Payday loans

November 19, 2010

HR Fact Friday: Are Holiday Parties Sign of Improving Economy?

Great news for people that have been missing the annual company holiday party for the past few years due to budget tightening in a poor economic climate. Holiday events are making a comeback!

With growing signs of economic recovery employers are again warming up to holiday parties.

After two years of cutbacks, layoffs, bailouts and outright bankruptcies, the return of this annual ritual signals that corporate managers are more confident about business prospects and feel a need to invest again in morale, reward and recognition.

In Chicago, IL alone the comeback of company-sponsored get-togethers is providing a year-end boost for the city’s hospitality industry, which was slammed by the recession. Corporate bookings are up significantly from last year at many hotels, restaurants and other venues.

Nationally, 76 percent of employers will hold some type of year-end celebration, according to the Bureau of National Affairs Inc., an Arlington, Virginia-based firm that tracks business practices. That’s up from the decade low of 67 percent last year, though below the peak of 83 percent in 2005. “It really does present a very good idea of where the country is economically at any given point in time,” said Matt Sottong, the bureau’s research director.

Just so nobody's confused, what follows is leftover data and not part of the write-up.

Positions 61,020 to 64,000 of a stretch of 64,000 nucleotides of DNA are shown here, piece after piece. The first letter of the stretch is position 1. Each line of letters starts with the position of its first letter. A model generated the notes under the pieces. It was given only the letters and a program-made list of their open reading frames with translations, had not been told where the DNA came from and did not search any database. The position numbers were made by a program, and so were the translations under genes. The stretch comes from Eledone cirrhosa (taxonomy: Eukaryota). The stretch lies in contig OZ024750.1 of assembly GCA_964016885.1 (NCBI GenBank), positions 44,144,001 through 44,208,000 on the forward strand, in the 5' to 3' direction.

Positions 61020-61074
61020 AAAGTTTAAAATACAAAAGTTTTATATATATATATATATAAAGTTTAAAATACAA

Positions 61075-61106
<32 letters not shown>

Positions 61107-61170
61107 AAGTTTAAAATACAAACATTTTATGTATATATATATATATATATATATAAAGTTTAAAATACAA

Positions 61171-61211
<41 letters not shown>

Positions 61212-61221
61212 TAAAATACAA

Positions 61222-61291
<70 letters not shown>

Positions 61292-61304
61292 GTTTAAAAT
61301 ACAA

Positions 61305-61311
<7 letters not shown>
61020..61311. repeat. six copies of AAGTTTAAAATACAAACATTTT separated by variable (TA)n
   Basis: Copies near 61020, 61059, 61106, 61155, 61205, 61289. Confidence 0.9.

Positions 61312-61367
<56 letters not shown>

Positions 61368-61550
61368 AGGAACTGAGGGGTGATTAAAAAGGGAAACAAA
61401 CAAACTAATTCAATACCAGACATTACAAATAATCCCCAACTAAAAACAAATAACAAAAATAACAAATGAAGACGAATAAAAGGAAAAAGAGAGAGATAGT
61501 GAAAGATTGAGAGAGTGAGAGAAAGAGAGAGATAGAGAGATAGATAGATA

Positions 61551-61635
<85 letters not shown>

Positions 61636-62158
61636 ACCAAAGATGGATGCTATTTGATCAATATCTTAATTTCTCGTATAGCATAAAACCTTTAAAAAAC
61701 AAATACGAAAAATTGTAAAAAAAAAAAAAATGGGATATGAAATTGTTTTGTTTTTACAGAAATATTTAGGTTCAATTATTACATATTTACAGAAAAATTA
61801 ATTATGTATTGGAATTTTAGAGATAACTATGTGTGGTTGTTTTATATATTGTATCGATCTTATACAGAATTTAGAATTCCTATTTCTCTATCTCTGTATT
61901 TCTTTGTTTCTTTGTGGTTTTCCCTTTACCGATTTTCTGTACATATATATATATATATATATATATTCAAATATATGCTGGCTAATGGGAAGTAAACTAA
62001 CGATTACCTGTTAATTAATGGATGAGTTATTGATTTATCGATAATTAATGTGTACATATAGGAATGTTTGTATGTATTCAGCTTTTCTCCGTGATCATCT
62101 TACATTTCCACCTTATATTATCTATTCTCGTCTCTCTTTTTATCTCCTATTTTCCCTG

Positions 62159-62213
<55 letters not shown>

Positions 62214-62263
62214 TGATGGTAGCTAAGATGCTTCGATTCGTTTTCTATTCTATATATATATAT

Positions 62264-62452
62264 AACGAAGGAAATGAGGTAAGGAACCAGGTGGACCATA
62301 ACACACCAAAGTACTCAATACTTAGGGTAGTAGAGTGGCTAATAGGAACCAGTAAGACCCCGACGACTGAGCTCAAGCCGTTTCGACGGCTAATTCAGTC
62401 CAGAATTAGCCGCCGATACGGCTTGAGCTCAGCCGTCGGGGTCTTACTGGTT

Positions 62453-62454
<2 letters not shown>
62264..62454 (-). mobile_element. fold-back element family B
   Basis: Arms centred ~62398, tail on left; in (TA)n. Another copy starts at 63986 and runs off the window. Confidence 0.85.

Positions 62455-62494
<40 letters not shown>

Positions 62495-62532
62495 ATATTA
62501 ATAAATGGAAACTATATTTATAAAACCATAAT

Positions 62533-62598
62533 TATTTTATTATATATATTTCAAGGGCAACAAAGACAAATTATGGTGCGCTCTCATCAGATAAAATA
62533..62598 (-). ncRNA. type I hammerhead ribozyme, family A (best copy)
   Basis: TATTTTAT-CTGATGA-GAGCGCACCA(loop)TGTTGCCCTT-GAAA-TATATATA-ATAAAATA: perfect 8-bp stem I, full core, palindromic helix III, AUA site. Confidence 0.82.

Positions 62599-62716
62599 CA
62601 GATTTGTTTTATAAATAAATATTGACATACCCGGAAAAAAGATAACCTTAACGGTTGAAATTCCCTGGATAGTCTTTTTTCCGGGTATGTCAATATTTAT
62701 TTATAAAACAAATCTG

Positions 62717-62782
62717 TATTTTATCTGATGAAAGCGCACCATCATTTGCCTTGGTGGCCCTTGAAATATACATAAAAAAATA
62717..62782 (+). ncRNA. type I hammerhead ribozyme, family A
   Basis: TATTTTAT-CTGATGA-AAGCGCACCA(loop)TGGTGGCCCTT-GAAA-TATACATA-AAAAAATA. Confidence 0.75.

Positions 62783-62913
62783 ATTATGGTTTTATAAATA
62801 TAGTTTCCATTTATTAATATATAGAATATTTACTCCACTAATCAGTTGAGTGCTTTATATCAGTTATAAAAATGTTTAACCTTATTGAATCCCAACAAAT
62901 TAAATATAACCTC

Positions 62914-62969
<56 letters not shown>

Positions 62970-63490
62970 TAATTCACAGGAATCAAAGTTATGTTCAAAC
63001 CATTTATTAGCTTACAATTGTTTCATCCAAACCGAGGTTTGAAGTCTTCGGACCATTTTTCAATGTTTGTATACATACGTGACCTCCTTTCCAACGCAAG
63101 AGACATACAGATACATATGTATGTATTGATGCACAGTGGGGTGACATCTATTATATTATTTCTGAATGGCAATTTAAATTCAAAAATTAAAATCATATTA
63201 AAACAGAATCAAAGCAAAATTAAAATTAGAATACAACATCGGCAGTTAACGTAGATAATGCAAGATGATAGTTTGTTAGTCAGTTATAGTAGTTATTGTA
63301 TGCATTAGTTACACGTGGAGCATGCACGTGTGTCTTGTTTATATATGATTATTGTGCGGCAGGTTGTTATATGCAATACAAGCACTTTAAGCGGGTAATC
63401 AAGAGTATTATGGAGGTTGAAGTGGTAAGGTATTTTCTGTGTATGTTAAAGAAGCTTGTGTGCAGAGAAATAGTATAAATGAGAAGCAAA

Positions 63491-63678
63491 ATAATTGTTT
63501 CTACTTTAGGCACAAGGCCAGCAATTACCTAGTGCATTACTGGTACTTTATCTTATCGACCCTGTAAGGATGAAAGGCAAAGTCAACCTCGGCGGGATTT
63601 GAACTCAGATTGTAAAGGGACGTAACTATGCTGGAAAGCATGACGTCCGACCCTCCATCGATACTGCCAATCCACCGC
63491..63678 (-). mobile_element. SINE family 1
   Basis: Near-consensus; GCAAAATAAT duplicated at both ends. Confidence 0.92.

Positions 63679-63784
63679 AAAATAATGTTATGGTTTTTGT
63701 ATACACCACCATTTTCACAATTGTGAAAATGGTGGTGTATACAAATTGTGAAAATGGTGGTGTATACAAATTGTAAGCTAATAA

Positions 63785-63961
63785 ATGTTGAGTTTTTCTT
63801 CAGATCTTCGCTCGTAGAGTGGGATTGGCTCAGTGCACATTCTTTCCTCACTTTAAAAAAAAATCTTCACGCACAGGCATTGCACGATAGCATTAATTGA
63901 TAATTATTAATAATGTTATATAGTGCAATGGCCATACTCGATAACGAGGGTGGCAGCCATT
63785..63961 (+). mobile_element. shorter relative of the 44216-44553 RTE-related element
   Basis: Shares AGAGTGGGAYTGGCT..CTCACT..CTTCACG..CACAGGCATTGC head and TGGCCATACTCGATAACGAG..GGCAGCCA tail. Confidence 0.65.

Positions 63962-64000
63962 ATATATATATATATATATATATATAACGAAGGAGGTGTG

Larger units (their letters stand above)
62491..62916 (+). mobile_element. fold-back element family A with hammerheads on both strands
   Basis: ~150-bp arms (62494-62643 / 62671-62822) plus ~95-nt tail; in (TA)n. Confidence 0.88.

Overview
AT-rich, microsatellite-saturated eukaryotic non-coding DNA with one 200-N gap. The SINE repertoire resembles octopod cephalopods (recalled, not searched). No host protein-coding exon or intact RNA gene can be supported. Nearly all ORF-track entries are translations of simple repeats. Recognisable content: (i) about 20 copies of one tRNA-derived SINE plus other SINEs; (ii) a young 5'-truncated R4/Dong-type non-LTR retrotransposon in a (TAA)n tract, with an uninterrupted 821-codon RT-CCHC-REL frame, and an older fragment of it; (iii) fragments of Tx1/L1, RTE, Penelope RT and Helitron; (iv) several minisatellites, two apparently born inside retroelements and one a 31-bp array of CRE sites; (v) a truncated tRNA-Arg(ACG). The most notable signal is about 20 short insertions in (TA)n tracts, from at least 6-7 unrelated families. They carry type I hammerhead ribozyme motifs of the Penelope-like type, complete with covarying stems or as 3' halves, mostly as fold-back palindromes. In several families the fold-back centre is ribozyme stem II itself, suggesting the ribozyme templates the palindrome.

But many parties are less extravagant than they used to be. Denis Frankenfield, director of events and catering at the John G. Shedd Aquarium in Chicago, said companies are trimming the trimmings by offering wine and beer instead of a full bar, or dishing up chicken rather than beef. “Most of our events aren’t doing décor, like flowers,” he said. Still, the Shedd is already 75 percent booked.

“I like the fact that we’re seeing some corporate business, which is what we really lost over the last couple of years,” added Tony Camarillo, senior director of sales and events at Navy Pier, a Chicago tourist attraction on the lakefront. “It’s a good sign, but I wouldn’t hang my hat on it yet.”

Source: Crain’s Chicago Business. Kate MacArthur

Share

No Comments

No comments yet.

RSS feed for comments on this post.

Sorry, the comment form is closed at this time.